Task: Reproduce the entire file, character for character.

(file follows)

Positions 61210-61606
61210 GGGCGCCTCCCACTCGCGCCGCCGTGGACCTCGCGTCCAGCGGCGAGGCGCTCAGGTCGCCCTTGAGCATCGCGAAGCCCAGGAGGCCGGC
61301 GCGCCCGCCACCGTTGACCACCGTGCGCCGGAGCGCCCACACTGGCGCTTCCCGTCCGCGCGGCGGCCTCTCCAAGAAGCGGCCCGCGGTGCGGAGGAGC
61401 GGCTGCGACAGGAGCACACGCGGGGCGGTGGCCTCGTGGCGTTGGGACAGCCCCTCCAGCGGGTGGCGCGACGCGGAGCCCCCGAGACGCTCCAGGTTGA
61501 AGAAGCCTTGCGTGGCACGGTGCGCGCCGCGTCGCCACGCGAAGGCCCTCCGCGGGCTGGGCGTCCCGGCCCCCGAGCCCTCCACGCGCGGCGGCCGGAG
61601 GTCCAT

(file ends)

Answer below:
Positions 61210-61606
61210 GGGCGCCTCCCACTCGCGCCGCCGTGGACCTCGCGTCCAGCGGCGAGGCGCTCAGGTCGCCCTTGAGCATCGCGAAGCCCAGGAGGCCGGC
61301 GCGCCCGCCACCGTTGACCACCGTGCGCCGGAGCGCCCACACTGGCGCTTCCCGTCCGCGCGGCGGCCTCTCCAAGAAGCGGCCCGCGGTGCGGAGGAGC
61401 GGCTGCGACAGGAGCACACGCGGGGCGGTGGCCTCGTGGCGTTGGGACAGCCCCTCCAGCGGGTGGCGCGACGCGGAGCCCCCGAGACGCTCCAGGTTGA
61501 AGAAGCCTTGCGTGGCACGGTGCGCGCCGCGTCGCCACGCGAAGGCCCTCCGCGGGCTGGGCGTCCCGGCCCCCGAGCCCTCCACGCGCGGCGGCCGGAG
61601 GTCCAT